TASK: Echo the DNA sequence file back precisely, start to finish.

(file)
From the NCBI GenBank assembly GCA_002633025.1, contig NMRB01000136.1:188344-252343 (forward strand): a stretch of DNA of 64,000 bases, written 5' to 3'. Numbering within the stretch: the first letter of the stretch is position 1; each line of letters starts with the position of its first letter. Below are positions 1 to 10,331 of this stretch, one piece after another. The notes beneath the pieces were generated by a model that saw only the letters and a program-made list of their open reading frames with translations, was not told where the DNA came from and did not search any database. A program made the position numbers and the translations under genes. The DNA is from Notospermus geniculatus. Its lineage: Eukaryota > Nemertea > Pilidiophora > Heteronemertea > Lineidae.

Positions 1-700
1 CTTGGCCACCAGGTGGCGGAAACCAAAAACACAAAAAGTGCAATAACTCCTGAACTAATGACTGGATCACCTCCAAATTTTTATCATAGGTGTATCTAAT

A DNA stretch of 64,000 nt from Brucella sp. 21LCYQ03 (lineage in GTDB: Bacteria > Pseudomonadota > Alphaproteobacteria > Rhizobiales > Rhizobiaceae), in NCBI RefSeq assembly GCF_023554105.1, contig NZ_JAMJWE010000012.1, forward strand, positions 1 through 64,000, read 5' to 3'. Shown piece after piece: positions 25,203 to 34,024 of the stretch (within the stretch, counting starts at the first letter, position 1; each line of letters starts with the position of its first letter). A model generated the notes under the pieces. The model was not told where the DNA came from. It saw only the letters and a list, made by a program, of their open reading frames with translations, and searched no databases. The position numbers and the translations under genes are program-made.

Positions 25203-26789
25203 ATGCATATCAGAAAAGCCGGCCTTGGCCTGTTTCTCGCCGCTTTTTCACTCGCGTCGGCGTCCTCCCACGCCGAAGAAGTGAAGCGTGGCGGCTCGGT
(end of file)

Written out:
From the NCBI GenBank assembly GCA_002633025.1, contig NMRB01000136.1:188344-252343 (forward strand): a stretch of DNA of 64,000 bases, written 5' to 3'. Numbering within the stretch: the first letter of the stretch is position 1; each line of letters starts with the position of its first letter. Below are positions 1 to 10,331 of this stretch, one piece after another. The notes beneath the pieces were generated by a model that saw only the letters and a program-made list of their open reading frames with translations, was not told where the DNA came from and did not search any database. A program made the position numbers and the translations under genes. The DNA is from Notospermus geniculatus. Its lineage: Eukaryota > Nemertea > Pilidiophora > Heteronemertea > Lineidae.

Positions 1-700
1 CTTGGCCACCAGGTGGCGGAAACCAAAAACACAAAAAGTGCAATAACTCCTGAACTAATGACTGGATCACCTCCAAATTTTTATCATAGGTGTATCTAAT

A DNA stretch of 64,000 nt from Brucella sp. 21LCYQ03 (lineage in GTDB: Bacteria > Pseudomonadota > Alphaproteobacteria > Rhizobiales > Rhizobiaceae), in NCBI RefSeq assembly GCF_023554105.1, contig NZ_JAMJWE010000012.1, forward strand, positions 1 through 64,000, read 5' to 3'. Shown piece after piece: positions 25,203 to 34,024 of the stretch (within the stretch, counting starts at the first letter, position 1; each line of letters starts with the position of its first letter). A model generated the notes under the pieces. The model was not told where the DNA came from. It saw only the letters and a list, made by a program, of their open reading frames with translations, and searched no databases. The position numbers and the translations under genes are program-made.

Positions 25203-26789
25203 ATGCATATCAGAAAAGCCGGCCTTGGCCTGTTTCTCGCCGCTTTTTCACTCGCGTCGGCGTCCTCCCACGCCGAAGAAGTGAAGCGTGGCGGCTCGGT